That said, all the very best of luck to SpaceX.
I’ll have to agree with Neil there. The fact that rocket reusability hasn’t been performed for the past 50+ years that rocket technology is being used, isn’t encouraging. Maybe it can be done technically, but it might prove it’s not that much cost effective to begin with.
I’m not a rocket engineer, and maybe the question I want to ask is a silly one, but how could rocket reusability be established from an engineering point of view? I mean, when you launch your reusable rocket and want to bring it back to the ground, does this mean that you have to make a powered descent? If so, doesn’t that mean that when you launch, you have to carry all the fuel for the return trip also? Wouldn’t that mean that you’ll ultimately reduce your payload to orbit capacity by 1/3 or more and add to more cost? A second way to reuse the rocket stages might be to let them fall with parachutes and on the final approach fire some retros in order to land. Maybe there are other ways also, but as I said, I’m not a rocket scientist. I’m just wondering.
And assuming that you achieve resuability, would the post-launch inspection and maintenance of the rocket stages prove cost-effective and valuable? Can someone with more knowledge on rocket engineering, clarify things more?
All said, best wishes and luck to SpaceX. I think that everyone is excited, waiting to see what happens.
Neil and Leonidas
Musk has said publicly that retaining fuel for propulsed landing reduces lift capability by 40% but reduces launch cost by a factor of 1 or 2 ….so a $60,000,000 launch cost becomes $6,000,000 at a factor of 1 reduction and $600,000 at a factor of 2 reduction. this means he has to do more launches to make up for the lift reduction of 40%… So to the client he says well we have to do two launches instead of 1 and that will cost you only $12,000,000 not 60,000,000…. Can you design your cargo accordingly…I am thinking that most would say …YES! Now the reason it has not been done before is because the US government has directly or indirectly created and maintained the Cost plus Profit approach to paying for launch services which says The US government will pay whatever the cost is for you to build the rocket and then we will pay you a 10% profit on that amount thus pushing the cost up…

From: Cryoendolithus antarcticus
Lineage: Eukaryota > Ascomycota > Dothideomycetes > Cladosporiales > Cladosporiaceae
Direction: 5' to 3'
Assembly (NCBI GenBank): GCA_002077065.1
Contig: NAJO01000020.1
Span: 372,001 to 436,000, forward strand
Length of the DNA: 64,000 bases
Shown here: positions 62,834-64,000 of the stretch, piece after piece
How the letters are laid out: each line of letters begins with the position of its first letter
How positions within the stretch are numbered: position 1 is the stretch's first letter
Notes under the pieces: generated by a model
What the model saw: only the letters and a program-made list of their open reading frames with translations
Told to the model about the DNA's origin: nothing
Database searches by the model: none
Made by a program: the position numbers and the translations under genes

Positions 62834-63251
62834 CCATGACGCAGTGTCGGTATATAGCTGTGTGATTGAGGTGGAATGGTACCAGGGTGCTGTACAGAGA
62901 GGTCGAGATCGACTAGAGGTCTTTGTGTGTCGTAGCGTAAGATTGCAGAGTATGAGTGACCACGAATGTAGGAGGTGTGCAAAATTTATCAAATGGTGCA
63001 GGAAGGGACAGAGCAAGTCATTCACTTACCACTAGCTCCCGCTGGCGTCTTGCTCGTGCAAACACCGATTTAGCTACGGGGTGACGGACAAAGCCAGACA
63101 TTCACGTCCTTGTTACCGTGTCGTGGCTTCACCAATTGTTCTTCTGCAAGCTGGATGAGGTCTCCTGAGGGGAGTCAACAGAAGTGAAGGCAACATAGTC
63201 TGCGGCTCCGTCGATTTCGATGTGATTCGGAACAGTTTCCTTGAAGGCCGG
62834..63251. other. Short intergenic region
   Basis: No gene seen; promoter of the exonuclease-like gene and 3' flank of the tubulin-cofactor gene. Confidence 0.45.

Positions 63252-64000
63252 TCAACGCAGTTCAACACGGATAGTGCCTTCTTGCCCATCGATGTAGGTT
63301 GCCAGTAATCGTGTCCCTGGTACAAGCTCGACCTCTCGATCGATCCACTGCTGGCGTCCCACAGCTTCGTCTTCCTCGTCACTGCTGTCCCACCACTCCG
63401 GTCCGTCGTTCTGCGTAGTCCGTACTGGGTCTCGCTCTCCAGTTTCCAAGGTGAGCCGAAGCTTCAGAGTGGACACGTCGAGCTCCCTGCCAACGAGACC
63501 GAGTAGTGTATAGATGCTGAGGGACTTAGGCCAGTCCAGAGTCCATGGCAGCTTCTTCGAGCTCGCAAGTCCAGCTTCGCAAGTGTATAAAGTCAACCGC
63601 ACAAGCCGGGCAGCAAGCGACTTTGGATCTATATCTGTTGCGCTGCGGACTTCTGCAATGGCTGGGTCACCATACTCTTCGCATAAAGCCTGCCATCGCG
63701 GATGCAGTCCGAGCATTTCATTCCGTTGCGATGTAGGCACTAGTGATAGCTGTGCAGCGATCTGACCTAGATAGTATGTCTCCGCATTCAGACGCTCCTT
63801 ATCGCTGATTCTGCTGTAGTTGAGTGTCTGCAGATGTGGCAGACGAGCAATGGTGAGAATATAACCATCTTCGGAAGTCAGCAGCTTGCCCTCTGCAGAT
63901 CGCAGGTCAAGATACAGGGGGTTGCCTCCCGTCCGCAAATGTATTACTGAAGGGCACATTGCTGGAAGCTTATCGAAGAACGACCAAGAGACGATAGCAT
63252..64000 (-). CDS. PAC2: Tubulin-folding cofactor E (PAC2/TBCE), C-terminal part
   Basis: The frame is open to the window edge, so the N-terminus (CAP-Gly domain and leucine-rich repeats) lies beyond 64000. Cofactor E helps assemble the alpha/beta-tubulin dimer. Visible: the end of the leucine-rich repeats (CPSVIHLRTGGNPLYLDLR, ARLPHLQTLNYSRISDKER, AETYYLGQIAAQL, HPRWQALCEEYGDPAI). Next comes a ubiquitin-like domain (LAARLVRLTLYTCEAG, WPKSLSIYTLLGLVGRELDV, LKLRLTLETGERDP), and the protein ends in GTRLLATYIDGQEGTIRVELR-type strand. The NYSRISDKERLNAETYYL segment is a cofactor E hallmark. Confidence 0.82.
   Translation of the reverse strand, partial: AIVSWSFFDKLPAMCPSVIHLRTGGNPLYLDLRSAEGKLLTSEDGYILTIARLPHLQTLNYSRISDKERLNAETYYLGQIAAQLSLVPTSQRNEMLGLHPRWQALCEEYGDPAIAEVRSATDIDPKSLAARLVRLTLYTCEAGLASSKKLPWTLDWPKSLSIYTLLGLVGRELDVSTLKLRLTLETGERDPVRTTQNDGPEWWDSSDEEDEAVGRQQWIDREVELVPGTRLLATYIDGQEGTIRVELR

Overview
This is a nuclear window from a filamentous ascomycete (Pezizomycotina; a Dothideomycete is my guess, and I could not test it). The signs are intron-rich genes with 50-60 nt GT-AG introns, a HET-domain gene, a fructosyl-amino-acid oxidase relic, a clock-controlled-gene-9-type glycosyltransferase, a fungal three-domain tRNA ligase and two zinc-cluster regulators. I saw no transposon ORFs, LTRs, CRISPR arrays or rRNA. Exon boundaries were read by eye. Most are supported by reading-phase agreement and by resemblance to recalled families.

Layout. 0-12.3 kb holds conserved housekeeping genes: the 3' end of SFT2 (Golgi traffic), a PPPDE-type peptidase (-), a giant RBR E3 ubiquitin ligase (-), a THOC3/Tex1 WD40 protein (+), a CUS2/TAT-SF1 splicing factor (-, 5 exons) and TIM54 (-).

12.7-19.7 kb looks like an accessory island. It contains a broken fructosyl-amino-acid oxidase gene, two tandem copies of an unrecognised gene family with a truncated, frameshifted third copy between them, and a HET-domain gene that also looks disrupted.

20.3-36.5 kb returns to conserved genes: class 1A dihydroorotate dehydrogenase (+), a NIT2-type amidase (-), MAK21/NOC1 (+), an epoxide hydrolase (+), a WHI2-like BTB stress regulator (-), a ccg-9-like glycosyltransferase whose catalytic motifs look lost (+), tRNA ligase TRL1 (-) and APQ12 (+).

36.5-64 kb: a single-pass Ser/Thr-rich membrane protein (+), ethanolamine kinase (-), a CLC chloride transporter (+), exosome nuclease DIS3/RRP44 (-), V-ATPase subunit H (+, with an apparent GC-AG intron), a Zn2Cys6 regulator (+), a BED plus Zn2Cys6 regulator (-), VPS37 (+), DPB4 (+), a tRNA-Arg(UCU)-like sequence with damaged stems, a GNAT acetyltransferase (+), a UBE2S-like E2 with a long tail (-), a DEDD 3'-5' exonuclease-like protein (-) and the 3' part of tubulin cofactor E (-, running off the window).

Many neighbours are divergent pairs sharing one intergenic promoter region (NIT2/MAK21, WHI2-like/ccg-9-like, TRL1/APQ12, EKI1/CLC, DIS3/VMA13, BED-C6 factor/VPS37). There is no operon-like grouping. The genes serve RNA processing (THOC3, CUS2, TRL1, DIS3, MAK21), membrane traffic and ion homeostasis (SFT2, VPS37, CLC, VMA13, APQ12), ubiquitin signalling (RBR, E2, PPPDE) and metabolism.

Musk comes along and says …We have been doing chemical launch for over 60 years with no real advancement in effeceincy…As such the entire industry was poised for complete paradigm shift in space launch technology…
I don’t think it is hard…Elon has had far too much success to quick for this all to be too difficult…Its really just the C word that we don’t want to discuss which really is indicative of all Government Programs whether it is State Department, DOJ, IRS or …..NASA …I am looking forward to getting off Earth before we all completely become NAZIS 2.0….
Keep in mind we are talking about a potential of added capability. The F9r, supposing it works, takes nothing away from the F9.
SpaceX is ready for some very profitable years ahead (with or without the F9r) but profit is only a means to an end for Elon. To talk about establishing life on mars is still a subject mostly whispered to avoid ridicule. But we are getting closer.